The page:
It’s autumn and the sun casts long, different and earlier shadows on Peyton Place.

And most of the birds have gone to heaven.

I first heard that explanation about the disappearance of birds in the fall from my late mother-in-law, Ruth Samuels. She loved wild birds, as I do, and kept a bird feeder in her back yard year-round.

She noticed, as I do, that shortly after the autumnal equinox, the birds seem to disappear from the feeders. Hummingbirds are most noticeable, but that is to be expected. They begin their long flight to Central America in mid- to late September.

But where do the other birds go? Some are neo-tropicals, as are the hummers. But where do the cardinals go? And many varieties of sparrows? They disappear but return at the first snowfall or cold wind.

I suspect it’s the fact the fall season provides an almost infinite supply of seeds and lots of insects getting in the last of summer before they die or burrow in the ground for the long winter ahead.

As I write this, I haven’t seen a cardinal or tree sparrow for more than a month. But I know that both will return to decorate my front yard empress tree in the drab winter months.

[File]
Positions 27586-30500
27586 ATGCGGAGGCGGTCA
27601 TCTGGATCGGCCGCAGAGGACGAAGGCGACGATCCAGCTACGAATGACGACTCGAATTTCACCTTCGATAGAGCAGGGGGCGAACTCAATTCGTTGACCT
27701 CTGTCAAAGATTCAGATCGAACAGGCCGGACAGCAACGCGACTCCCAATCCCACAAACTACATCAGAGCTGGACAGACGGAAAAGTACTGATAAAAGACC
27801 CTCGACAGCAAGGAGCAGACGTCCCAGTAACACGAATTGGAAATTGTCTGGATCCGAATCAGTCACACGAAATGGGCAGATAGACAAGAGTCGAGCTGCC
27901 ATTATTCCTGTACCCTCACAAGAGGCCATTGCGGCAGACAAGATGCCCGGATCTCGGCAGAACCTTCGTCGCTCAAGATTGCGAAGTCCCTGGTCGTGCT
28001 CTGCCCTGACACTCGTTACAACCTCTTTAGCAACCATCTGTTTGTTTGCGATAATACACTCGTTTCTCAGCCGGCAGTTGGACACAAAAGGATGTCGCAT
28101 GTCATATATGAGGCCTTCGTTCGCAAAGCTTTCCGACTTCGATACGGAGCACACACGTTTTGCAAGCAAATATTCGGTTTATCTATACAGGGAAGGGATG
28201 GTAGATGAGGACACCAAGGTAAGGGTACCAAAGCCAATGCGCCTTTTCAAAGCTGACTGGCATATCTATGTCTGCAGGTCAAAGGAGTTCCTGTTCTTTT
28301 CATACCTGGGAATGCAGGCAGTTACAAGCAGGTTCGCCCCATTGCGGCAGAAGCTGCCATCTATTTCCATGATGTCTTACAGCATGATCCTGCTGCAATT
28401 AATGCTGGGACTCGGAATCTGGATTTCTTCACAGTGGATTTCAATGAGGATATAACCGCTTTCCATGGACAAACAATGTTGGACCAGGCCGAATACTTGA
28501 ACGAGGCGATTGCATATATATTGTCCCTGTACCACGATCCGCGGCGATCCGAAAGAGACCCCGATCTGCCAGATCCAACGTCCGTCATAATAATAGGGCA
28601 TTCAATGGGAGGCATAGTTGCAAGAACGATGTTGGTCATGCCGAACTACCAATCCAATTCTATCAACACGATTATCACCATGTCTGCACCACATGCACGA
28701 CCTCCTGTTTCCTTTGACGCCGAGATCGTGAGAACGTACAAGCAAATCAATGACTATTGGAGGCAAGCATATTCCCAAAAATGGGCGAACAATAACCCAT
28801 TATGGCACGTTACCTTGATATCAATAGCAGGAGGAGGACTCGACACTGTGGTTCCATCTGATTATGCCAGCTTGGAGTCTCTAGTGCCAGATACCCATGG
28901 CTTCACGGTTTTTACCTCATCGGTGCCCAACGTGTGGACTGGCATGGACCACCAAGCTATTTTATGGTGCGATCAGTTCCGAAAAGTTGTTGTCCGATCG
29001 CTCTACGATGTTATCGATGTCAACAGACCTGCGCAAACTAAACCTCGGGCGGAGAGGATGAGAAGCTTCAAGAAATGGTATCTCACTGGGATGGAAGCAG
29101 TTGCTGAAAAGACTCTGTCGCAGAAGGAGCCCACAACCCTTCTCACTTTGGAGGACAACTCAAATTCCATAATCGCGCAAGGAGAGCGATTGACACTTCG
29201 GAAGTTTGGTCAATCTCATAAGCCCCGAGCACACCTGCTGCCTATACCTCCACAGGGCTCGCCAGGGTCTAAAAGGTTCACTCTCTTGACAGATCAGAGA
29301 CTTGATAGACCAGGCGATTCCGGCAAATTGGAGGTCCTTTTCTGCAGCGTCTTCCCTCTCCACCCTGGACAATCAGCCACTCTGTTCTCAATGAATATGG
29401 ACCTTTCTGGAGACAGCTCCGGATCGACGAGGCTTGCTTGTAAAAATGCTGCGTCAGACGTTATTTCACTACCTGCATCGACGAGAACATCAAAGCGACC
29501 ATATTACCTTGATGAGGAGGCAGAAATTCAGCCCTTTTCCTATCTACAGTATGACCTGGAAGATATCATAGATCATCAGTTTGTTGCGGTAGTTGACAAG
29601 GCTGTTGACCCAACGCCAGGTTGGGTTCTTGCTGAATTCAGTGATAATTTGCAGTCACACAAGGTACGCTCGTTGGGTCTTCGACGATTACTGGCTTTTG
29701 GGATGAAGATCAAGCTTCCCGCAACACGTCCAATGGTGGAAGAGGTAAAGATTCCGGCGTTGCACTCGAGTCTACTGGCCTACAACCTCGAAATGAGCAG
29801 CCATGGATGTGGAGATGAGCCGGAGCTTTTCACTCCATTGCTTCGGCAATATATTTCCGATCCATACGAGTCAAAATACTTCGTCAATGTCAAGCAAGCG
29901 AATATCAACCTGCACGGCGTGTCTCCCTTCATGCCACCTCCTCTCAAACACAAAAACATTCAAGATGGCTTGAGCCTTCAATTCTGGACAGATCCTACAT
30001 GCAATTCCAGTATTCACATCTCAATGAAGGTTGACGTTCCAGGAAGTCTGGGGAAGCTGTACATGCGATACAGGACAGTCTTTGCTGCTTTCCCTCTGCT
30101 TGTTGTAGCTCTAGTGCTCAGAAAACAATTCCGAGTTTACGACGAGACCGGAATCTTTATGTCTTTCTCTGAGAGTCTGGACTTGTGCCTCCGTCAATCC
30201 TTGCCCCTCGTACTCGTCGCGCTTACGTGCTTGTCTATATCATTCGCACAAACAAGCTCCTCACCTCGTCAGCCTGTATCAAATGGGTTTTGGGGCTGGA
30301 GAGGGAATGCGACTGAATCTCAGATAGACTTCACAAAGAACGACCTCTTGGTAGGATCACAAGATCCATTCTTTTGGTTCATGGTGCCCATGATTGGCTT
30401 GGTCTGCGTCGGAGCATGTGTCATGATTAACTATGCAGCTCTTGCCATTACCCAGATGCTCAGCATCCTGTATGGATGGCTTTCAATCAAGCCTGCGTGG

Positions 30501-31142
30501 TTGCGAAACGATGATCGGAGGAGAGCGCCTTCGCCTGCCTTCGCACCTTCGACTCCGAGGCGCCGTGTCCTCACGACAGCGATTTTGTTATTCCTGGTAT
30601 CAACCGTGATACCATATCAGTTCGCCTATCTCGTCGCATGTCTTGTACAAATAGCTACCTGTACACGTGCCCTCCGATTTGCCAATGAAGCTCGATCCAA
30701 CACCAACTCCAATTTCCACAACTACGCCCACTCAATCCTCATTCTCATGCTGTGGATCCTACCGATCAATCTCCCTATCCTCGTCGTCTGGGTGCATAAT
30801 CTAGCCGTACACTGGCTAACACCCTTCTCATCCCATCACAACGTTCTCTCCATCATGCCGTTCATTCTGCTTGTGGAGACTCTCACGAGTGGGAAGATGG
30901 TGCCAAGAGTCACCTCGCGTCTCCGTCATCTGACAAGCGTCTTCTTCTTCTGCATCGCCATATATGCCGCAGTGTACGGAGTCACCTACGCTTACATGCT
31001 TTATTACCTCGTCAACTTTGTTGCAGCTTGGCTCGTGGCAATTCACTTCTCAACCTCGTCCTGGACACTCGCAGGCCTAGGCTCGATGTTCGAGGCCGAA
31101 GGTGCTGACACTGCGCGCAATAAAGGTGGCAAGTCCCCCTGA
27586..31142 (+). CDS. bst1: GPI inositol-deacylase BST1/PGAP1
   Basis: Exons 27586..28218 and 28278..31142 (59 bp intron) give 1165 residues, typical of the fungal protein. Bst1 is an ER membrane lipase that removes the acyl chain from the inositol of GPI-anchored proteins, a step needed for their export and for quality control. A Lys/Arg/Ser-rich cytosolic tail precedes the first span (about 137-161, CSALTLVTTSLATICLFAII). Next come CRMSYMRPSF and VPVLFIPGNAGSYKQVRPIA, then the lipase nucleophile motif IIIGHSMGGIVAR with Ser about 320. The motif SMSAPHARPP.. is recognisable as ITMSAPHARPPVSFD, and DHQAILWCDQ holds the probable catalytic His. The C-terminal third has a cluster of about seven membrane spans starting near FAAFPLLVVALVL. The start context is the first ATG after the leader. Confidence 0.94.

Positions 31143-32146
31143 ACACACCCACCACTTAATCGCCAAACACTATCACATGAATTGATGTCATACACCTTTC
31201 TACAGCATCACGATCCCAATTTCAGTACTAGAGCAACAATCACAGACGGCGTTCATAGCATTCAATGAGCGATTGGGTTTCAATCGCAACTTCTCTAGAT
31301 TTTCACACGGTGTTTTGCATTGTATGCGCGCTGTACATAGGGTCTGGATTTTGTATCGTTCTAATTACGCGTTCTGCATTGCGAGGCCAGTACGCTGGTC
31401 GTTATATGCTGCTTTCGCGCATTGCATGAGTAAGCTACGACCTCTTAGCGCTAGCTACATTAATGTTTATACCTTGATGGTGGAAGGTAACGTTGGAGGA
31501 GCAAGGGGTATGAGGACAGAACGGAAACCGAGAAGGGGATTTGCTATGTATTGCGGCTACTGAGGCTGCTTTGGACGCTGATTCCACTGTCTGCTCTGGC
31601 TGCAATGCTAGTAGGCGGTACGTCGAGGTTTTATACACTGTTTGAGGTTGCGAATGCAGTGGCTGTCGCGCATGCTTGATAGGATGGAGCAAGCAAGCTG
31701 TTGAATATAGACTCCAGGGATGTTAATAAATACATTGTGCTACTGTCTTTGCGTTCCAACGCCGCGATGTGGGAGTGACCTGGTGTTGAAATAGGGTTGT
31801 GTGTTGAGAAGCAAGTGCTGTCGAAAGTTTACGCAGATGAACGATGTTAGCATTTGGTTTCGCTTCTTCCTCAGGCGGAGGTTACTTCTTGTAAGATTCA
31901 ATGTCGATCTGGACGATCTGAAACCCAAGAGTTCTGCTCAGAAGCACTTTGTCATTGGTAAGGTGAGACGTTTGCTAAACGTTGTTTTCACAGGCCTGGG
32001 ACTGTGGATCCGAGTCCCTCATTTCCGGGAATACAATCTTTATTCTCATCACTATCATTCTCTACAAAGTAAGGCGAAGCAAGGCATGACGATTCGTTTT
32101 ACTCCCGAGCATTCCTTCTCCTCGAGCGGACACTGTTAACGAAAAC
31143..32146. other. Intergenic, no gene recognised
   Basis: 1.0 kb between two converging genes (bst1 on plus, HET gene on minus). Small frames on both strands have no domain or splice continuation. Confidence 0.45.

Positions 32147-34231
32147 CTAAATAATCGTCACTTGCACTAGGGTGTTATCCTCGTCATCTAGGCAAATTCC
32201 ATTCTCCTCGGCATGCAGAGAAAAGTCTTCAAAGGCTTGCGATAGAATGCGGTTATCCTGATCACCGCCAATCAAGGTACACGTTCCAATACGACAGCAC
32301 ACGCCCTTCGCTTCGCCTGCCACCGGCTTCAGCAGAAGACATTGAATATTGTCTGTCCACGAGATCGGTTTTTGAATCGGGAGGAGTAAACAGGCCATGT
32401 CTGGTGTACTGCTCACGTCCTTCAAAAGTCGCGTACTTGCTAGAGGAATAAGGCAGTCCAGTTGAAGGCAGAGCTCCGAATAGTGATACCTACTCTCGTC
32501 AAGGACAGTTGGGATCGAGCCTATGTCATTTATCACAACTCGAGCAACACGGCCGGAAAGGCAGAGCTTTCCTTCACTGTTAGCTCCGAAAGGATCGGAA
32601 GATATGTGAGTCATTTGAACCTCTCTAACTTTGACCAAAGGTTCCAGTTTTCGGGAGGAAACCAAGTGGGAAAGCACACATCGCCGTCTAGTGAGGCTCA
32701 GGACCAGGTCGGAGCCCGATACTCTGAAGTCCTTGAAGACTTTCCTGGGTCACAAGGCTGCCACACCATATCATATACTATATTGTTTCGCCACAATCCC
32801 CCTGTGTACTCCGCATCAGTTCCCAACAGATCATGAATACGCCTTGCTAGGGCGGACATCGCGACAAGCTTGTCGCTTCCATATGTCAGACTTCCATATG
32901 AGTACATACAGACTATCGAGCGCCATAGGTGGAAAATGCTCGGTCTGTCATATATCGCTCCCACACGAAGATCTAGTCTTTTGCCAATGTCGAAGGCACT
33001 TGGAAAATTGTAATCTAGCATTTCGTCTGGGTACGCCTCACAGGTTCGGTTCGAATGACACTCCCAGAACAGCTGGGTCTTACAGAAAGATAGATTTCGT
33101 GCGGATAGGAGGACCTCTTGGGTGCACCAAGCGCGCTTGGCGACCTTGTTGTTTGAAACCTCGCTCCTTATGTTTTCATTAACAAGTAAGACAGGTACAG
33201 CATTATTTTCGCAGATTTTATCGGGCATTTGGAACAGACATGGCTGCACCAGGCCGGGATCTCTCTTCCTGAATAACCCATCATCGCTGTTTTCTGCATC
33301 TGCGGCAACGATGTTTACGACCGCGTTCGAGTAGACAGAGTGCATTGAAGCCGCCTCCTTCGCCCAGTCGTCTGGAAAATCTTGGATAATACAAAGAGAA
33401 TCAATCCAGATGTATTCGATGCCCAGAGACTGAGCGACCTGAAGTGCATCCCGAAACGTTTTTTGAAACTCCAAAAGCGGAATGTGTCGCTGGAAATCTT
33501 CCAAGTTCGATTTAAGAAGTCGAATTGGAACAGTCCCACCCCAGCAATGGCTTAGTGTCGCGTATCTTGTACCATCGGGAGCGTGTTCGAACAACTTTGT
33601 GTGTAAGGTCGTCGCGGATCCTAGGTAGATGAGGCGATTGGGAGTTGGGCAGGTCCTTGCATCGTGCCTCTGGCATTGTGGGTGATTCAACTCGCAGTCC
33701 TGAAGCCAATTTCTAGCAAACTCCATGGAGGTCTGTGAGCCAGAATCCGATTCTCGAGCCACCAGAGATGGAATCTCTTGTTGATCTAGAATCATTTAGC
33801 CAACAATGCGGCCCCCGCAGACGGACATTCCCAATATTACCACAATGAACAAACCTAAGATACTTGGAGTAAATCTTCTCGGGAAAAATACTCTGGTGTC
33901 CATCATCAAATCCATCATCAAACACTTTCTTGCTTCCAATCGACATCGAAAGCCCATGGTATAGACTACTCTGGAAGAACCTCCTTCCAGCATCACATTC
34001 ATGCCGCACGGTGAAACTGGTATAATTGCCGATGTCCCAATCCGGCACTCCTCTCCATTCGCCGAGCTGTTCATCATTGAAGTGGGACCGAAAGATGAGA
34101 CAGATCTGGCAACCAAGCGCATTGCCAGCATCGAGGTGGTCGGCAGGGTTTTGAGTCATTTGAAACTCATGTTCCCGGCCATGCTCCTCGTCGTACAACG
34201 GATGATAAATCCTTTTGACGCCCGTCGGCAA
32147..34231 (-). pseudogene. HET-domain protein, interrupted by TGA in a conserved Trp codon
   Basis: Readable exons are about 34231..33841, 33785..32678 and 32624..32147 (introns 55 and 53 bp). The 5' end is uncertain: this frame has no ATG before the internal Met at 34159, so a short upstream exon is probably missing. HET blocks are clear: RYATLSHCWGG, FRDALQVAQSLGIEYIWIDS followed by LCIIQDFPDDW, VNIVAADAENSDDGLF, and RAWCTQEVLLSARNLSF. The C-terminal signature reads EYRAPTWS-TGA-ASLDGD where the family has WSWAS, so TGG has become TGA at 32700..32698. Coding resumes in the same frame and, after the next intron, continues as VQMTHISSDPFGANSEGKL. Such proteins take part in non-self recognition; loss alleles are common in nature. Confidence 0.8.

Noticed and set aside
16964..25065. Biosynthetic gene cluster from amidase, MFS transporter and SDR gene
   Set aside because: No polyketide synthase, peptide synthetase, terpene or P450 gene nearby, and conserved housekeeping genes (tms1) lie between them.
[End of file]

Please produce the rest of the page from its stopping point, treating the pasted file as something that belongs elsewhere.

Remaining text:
A few birds are gone permanently. When I was a child, we had bobwhites. They spent the summer on neighbor John Ray’s corn. “Bob white” was their song and occasionally “bob-bob-white.”

West Virginia naturalists say an exceptionally snowy winter killed them off.

I used to hear whippoorwills in the spring. No more. But neighbors in other hollows nearby say they still hear them. I wish they would come back.

But ornithologists say birds in the U.S. and Canada are vanishing. They say birds in North America have decreased by 3 billion, or 29 percent, over the past half-century. They don’t know why exactly. Perhaps its intrusion into their habitats. Maybe the use of insecticides have killed them and their food. Or perhaps it’s climate change.

No matter the reason, I suspect it involves Homo sapiens. As time marches on, it becomes clearer that people are the enemy of Ma Earth. And I fear we won’t learn we are the enemy before Nature attacks us and eliminates us as a pest.

When that happens, all the birds that are disappearing may come back from heaven.

Dave Peyton is on Facebook. His email address is davepeyton@comcast.net.

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